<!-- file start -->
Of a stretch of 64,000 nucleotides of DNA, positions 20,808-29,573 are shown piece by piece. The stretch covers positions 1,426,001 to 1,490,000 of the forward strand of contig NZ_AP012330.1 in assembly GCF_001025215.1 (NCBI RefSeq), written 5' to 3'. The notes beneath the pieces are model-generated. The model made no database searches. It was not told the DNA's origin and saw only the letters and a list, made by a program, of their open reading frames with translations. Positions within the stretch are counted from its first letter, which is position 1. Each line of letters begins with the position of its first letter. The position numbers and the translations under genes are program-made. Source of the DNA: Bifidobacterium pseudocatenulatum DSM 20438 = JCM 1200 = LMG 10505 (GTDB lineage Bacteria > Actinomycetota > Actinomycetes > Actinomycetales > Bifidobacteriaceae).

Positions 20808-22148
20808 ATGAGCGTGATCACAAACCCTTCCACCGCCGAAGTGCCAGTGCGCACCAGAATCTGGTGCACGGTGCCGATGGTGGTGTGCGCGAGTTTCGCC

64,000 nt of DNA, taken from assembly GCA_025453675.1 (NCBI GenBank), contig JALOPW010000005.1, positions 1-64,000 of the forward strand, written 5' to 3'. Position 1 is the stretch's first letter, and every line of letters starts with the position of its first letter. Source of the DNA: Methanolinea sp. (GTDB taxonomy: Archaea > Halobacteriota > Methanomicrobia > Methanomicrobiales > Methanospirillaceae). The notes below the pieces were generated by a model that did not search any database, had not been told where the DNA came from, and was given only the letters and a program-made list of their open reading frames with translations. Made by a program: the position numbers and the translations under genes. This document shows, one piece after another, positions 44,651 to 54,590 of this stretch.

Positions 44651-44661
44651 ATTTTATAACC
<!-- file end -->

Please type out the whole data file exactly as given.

Of a stretch of 64,000 nucleotides of DNA, positions 20,808-29,573 are shown piece by piece. The stretch covers positions 1,426,001 to 1,490,000 of the forward strand of contig NZ_AP012330.1 in assembly GCF_001025215.1 (NCBI RefSeq), written 5' to 3'. The notes beneath the pieces are model-generated. The model made no database searches. It was not told the DNA's origin and saw only the letters and a list, made by a program, of their open reading frames with translations. Positions within the stretch are counted from its first letter, which is position 1. Each line of letters begins with the position of its first letter. The position numbers and the translations under genes are program-made. Source of the DNA: Bifidobacterium pseudocatenulatum DSM 20438 = JCM 1200 = LMG 10505 (GTDB lineage Bacteria > Actinomycetota > Actinomycetes > Actinomycetales > Bifidobacteriaceae).

Positions 20808-22148
20808 ATGAGCGTGATCACAAACCCTTCCACCGCCGAAGTGCCAGTGCGCACCAGAATCTGGTGCACGGTGCCGATGGTGGTGTGCGCGAGTTTCGCC

64,000 nt of DNA, taken from assembly GCA_025453675.1 (NCBI GenBank), contig JALOPW010000005.1, positions 1-64,000 of the forward strand, written 5' to 3'. Position 1 is the stretch's first letter, and every line of letters starts with the position of its first letter. Source of the DNA: Methanolinea sp. (GTDB taxonomy: Archaea > Halobacteriota > Methanomicrobia > Methanomicrobiales > Methanospirillaceae). The notes below the pieces were generated by a model that did not search any database, had not been told where the DNA came from, and was given only the letters and a program-made list of their open reading frames with translations. Made by a program: the position numbers and the translations under genes. This document shows, one piece after another, positions 44,651 to 54,590 of this stretch.

Positions 44651-44661
44651 ATTTTATAACC